A prepaid debit card is a reloadable debit card sold at major retail stores. It has a serial number that is used to transfer funds to the card. It functions like a traditional checking account debit card, without the need for a paper check. The consumer can designate how much money to load onto the card at any given time. Money on the card can be transferred to another debit card or used to make same-day payments to other companies. If the serial number falls into the hands of a scammer, the scammer can drain the money from the card.
An elderly gentleman receives a call telling him he has won a lottery. He is told to go to a major retail store to buy a prepaid debit card and load it with $199 to pay the taxes on his winnings. He follows the directions and gives the caller the serial number. The scammer takes the money on the card and disappears.
A young woman is looking for an apartment. She finds an attractive, affordable apartment online. The rental official tells her to buy a prepaid debit card, load it with $350, and provide him with the serial number in order to pay her application fee. He tells her to meet him at the apartment at a certain time. The rental agent never shows up and no longer answers his phone.
Herf notes that as Hitler plotted war in 1939, "he ordered his propagandists to assert that exactly the opposite was taking place". Herf also writes, "Invisible to those lacking the insight provided by Nazi ideology, this conspiracy was perceived by Hitler and his henchmen as the driving force of modern history... When the major powers opposed Nazi Germany, they were doing so as Judenknechte, or servants of the Jews." This conspiracy theory violates chronology and causality and makes contradictory claims of a master race dominating the world versus the Germans as innocent victims attacked by a powerful Jewish conspiracy. Historian Antony Beevor writes that the prophecy's "breathtaking confusion of cause and effect lay at the heart of Hitler's network of lies and self-deception".
There are those characters who are mere Cosmic Playthings in the scheme of an implacable Fate Because Destiny Says So. And then there are those who don't care about that philosophical mumbo-jumbo and believe that as strong, free-willed individuals, there's no reason why they shouldn't decide their own futures. Screw destiny and all the others who try to discourage them; they're not going to fulfill the prophecy of world destruction because they're the Big Bad's descendant, or become a sacrificial magician. They're going to become who they want to be.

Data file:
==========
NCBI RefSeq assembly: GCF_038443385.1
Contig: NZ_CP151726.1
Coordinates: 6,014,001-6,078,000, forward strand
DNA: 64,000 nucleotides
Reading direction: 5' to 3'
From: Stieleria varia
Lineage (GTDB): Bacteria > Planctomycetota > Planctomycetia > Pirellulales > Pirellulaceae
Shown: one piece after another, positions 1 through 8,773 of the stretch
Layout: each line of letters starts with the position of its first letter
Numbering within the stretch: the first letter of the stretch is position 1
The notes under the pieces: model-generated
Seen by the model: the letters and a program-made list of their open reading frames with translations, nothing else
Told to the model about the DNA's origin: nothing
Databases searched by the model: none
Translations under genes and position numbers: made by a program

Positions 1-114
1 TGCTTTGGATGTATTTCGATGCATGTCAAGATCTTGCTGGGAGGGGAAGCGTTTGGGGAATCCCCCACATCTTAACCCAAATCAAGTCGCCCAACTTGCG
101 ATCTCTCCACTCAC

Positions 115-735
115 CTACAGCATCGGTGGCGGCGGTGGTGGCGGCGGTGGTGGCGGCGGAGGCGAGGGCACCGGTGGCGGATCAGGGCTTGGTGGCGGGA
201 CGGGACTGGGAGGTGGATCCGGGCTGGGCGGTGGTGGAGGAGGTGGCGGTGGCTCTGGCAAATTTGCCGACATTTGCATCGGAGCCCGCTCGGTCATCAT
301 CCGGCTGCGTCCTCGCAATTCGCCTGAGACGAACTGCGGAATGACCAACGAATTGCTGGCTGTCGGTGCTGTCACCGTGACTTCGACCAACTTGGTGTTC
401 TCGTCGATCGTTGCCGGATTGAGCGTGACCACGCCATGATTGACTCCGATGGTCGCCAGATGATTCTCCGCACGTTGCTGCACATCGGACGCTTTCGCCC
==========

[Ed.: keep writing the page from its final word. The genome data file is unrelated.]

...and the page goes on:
However, in order to do so, he must grant three wishes for the person who freed him. Unlike most other evil genies in popular culture, the Djinn can grant an infinite number of wishes to anyone who didn't set him free and is a sadistic villain who greatly enjoys making people wish for things and warping them into gruesome and nightmarish scenarios.
Jiraiya had chakra reserves large enough to summon Gamabunta and chakra potent enough to use senjutsu. He was masterful with his chakra control, able to perform a Rasengan in both hands at the same time, or even carve messages with his chakra despite it being disrupted. He also was knowledgeable enough of genjutsu to teach others how to break free from it. His raw might is also considerable, able to fling Naruto several metres with a single finger tap. In the anime, he was shown lifting and throwing large boulders, as well as kicking away some of the Giant Multi-Headed Dogs.
ABSTRACT: E. H. Scott produced a highly collectible line of radio sets during the 1930s and 1940s. Scott sets had unique serial numbers, which changed in format and value through the years. Efforts to collect and analyze serial numbers began over 30 years ago. The Internet has permitted much wider communications among collectors and has allowed the authors to collect well over 1000 serial numbers. This volume of accurate data has permitted a more thorough analysis, including estimates of numbers of sets produced. This article describes the serial number systems used by Scott and the resulting patterns in set production from 1932 to 1947. Understanding the serial number assignments allows owners to determine models of unknown sets and even estimated production dates of some models.
ABSTRACT: For nearly 20 years I have taken a special interest in studying how the various national broadcast systems of the world have developed. These variations have often resulted in the development of very different hardware to serve these systems. I was recently given a Russian made thermoelectric generator of the 1950s in very poor condition prompting me to research its significance before investing time in restoration. I was already aware of their existence for powering small broadcast receivers in remote locations of the former USSR and English language Google searches produced links to basic information. Examination of serial numbers found in Google Images searches lead me to believe that these generators were at least made in the tens of thousands and not just a novelty. With little to lose in trying to make my unit presentable, I started preservation and restoration activities. After about 15 to 20 hours work, I concluded that it could be made presentable for exhibition; this prompted me to locate an appropriate radio that would have been powered by these generators. A fellow collector provided me with a fine example that turned out to have one surprising construction method, perhaps making a virtue of necessity, and several other very interesting features that prompted a new round of research. This paper describes my research into this broadcast receiving system, and provides a narrative of how these artifacts were prepared for conservation and exhibition. Many aspects of this receiving system and these artifacts will be largely unfamiliar to American readers. 2b1af7f3a8